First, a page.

Devastated Woman Sits Next To White Rhino Killed For Her Horn
Look, anybody that hunts animals for a sport or financial gain falls into that important bracket of being the scum of the Earth. If you're going to keep on reading, then be prepared with a box of tissues. It's not for the faint of heart, fellow animal lovers.
Lynne MacTavish, who is operations manager at Mankwe Game Reserve, finds herself sitting by the white rhinoceros Winnie and is absolutely mortified and in tears at what's happened to the beautiful creature. Winnie, you see, is the latest victim of animal poachers who wanted her horn.
Rhino poaching is hitting a new height that could see the species extinct within the next 10 years.
Of course, there are many people taking a stand against this unjustified cruelty towards animals.
Kristian Carder, who is from Hindolveston, Norfolk, spent time working alongside an anti-poaching unit in South Africa.
"All rhinos out in the wild are easy pickings," Carder told the Dereham Times. "Six were killed in the last week and often it is done in a horrific way.
"They try not to use guns, so they don't alert anti-poaching units and instead they use a machete and paralyse them before cutting the eyes so the rhino can't see.
"After that, they use a chainsaw to remove the horn. Many times the rhino is left alive."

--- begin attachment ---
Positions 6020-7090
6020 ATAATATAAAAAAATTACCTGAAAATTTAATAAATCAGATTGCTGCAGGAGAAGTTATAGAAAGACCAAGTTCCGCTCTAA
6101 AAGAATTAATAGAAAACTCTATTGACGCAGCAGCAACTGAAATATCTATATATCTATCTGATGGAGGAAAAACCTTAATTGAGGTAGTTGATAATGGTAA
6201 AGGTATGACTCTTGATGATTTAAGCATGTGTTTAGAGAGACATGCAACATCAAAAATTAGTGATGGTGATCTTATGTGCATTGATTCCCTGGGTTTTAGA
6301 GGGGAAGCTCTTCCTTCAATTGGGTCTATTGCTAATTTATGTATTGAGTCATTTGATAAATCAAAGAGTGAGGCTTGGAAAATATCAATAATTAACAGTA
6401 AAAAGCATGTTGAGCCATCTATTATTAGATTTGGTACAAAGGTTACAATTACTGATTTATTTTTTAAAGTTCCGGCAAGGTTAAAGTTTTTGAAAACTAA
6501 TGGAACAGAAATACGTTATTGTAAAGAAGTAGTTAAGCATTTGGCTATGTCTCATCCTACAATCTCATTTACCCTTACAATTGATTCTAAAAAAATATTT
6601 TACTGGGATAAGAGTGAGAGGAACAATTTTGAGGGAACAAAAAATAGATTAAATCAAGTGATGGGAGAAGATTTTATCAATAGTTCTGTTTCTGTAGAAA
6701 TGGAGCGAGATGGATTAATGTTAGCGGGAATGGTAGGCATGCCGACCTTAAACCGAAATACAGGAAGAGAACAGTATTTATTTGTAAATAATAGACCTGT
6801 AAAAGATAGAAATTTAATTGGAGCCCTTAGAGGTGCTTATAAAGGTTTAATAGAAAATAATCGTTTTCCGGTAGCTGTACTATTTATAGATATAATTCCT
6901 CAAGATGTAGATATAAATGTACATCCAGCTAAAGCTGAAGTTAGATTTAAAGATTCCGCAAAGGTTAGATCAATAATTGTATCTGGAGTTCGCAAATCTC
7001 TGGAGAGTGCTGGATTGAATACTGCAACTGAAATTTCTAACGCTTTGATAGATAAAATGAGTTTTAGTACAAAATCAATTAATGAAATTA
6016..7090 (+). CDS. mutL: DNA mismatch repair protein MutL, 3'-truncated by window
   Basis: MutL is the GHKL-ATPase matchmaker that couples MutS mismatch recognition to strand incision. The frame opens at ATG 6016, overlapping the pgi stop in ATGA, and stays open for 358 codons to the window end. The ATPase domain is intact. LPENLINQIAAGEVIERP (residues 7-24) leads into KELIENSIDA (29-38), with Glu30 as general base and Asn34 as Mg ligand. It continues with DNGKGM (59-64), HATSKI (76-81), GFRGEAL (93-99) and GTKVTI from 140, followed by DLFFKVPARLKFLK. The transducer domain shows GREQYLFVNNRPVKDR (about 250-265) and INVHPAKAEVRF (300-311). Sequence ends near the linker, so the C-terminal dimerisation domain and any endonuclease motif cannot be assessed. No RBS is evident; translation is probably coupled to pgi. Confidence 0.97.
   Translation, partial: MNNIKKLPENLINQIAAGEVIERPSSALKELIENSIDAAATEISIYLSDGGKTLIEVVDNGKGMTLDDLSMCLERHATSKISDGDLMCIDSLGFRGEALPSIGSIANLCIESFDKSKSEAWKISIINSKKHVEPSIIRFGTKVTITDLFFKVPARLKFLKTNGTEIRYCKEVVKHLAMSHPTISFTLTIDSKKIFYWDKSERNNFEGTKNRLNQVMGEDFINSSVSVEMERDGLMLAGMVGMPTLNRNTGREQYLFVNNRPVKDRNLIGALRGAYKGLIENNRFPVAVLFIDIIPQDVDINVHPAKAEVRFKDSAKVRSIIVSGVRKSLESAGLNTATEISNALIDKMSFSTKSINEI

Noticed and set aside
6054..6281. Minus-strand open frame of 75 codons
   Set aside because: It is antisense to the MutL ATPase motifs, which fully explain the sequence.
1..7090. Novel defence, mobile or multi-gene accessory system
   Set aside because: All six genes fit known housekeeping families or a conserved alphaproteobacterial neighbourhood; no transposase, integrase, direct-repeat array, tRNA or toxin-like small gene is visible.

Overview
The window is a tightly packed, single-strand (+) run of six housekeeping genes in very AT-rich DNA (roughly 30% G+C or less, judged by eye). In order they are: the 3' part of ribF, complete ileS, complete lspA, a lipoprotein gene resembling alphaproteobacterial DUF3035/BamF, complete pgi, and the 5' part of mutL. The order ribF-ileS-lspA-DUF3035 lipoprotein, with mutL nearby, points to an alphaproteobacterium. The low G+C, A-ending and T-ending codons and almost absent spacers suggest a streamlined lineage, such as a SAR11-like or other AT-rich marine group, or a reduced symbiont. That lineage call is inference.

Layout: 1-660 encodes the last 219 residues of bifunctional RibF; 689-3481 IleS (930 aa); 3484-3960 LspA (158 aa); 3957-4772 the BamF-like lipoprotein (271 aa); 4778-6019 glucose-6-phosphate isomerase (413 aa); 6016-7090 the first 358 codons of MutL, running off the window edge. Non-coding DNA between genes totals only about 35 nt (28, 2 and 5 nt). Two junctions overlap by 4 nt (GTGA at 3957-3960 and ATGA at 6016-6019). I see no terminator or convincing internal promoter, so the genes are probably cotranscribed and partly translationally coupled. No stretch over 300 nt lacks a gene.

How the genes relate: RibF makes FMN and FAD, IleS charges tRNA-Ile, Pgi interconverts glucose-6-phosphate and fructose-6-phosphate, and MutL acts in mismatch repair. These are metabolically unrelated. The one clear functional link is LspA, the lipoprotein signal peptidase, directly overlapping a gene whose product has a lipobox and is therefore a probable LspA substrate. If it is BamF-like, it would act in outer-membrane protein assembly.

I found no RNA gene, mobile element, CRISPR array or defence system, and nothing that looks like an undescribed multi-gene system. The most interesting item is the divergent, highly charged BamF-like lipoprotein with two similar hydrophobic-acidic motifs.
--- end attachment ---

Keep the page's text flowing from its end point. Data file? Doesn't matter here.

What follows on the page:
More Like ThisMore Like This
It paints an awful image in the mind, doesn't it? According to Save the Rhino, 1,028 rhinos were poached in 2017. That's a drop on the 1,054 killed in 2016, but as Save the Rhino rightfully suggests, it's not a time to celebrate. The fact that any rhino is being killed in such cruel circumstances is horrible - let alone reaching a 1,000-plus per year.
As Dereham Times points out, rhino horns have been used in Chinese medicine for centuries. It's believed that they can help with fevers and act as an aphrodisiac. But we live in the twenty-first century, folks. Time to wake up and smell the roses, as well as marvel at the wonders of modern science in medical treatment.
The market isn't shrinking for rhino horns, though. In fact, it's increasing in places like Vietnam, with urban myths like it can cure cancer is helping to fuel demand in the product.
"Four rhinos are killed each day and this has plunged the species into a decline, which means, at present, there are more rhino being killed than being born," Lynne MacTavish said.
"If this trend continues, the rhino could be extinct in the next 10 years.
"To save them, private reserves have invested millions in developing anti-poaching teams to patrol 24 hours a day, but they are still losing the war.
"In a last desperate attempt to save them, many of the reserves have to dehorn their rhino once a year."
Sure, this isn't a lost cause, but let's hope we don't have to say farewell to white rhinos because they are hunted straight into extinction.
Words by Adnan Riaz
Featured Image Credit: PA